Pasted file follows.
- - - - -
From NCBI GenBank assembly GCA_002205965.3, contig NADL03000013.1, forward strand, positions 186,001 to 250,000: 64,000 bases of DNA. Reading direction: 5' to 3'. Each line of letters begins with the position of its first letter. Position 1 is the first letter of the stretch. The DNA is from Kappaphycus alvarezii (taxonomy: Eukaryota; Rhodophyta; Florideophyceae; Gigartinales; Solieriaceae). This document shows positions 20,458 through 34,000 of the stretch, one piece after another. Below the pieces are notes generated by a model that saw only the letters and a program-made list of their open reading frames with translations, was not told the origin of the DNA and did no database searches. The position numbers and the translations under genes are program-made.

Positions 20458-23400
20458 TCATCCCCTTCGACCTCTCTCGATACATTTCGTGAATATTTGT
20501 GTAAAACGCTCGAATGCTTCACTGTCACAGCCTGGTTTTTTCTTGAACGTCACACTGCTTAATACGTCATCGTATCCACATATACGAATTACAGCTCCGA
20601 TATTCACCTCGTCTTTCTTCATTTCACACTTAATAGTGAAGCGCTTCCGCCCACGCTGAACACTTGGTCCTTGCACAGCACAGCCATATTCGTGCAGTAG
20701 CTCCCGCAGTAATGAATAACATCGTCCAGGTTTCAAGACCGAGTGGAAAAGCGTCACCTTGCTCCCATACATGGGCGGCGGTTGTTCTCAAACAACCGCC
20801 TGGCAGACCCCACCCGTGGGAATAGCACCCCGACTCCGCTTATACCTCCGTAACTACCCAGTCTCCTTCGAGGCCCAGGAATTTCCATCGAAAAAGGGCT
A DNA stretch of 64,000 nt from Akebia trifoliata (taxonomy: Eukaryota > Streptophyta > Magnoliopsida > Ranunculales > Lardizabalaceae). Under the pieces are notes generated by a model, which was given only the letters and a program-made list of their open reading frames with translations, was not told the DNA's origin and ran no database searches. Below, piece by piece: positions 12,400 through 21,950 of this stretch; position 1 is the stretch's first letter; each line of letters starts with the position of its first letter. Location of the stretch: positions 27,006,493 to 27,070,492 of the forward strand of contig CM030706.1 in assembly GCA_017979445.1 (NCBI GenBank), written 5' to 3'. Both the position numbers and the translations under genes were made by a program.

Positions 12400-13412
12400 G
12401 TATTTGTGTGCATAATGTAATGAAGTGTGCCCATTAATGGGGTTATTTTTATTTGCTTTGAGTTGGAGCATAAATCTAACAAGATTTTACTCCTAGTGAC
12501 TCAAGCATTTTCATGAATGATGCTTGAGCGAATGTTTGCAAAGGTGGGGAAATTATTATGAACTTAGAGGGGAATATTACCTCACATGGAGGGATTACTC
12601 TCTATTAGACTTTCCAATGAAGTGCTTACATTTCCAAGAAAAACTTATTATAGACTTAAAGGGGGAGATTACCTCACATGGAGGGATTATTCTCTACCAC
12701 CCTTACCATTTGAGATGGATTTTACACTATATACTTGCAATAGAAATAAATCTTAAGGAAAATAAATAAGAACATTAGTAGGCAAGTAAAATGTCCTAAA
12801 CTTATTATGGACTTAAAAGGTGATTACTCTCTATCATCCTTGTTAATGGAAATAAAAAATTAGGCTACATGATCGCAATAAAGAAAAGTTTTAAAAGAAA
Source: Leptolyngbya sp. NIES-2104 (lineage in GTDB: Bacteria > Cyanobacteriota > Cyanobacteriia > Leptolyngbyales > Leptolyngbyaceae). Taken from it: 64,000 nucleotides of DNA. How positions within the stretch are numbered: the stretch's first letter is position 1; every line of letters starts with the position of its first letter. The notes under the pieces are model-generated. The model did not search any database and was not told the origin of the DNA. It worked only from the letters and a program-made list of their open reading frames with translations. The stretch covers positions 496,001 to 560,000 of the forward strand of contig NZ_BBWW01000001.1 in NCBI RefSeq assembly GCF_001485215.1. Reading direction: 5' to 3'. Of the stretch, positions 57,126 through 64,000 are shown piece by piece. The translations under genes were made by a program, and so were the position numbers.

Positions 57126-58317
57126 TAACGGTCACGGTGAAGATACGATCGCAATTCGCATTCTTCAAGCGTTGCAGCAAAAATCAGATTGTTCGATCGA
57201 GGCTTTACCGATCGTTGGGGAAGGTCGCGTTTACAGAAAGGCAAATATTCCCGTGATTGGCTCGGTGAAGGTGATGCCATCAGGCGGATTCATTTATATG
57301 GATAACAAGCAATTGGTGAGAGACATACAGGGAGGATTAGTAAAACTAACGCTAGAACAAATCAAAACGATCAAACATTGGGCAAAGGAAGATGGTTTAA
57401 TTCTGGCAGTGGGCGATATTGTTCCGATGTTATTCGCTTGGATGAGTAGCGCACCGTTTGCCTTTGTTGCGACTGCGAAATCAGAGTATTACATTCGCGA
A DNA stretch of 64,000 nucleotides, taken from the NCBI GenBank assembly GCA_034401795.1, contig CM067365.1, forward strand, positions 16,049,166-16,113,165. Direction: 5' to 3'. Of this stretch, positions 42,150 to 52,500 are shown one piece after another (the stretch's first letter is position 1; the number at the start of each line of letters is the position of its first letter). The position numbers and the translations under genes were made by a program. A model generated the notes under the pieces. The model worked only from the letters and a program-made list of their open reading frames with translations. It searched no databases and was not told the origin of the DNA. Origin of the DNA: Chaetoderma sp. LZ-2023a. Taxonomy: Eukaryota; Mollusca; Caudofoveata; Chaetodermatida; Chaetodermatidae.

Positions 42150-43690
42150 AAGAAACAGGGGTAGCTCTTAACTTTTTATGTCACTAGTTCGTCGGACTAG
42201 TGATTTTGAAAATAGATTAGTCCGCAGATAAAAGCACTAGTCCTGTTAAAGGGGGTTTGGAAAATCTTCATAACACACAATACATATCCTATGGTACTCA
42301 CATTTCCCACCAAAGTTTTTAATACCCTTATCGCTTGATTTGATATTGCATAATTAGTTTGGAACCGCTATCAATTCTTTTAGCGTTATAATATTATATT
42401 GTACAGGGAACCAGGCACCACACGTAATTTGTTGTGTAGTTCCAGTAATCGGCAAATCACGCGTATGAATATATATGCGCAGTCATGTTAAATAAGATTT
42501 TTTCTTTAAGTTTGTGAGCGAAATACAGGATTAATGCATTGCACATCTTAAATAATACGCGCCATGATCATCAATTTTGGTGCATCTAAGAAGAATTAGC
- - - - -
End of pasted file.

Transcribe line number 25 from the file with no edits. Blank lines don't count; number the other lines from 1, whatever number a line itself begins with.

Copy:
42201 TGATTTTGAAAATAGATTAGTCCGCAGATAAAAGCACTAGTCCTGTTAAAGGGGGTTTGGAAAATCTTCATAACACACAATACATATCCTATGGTACTCA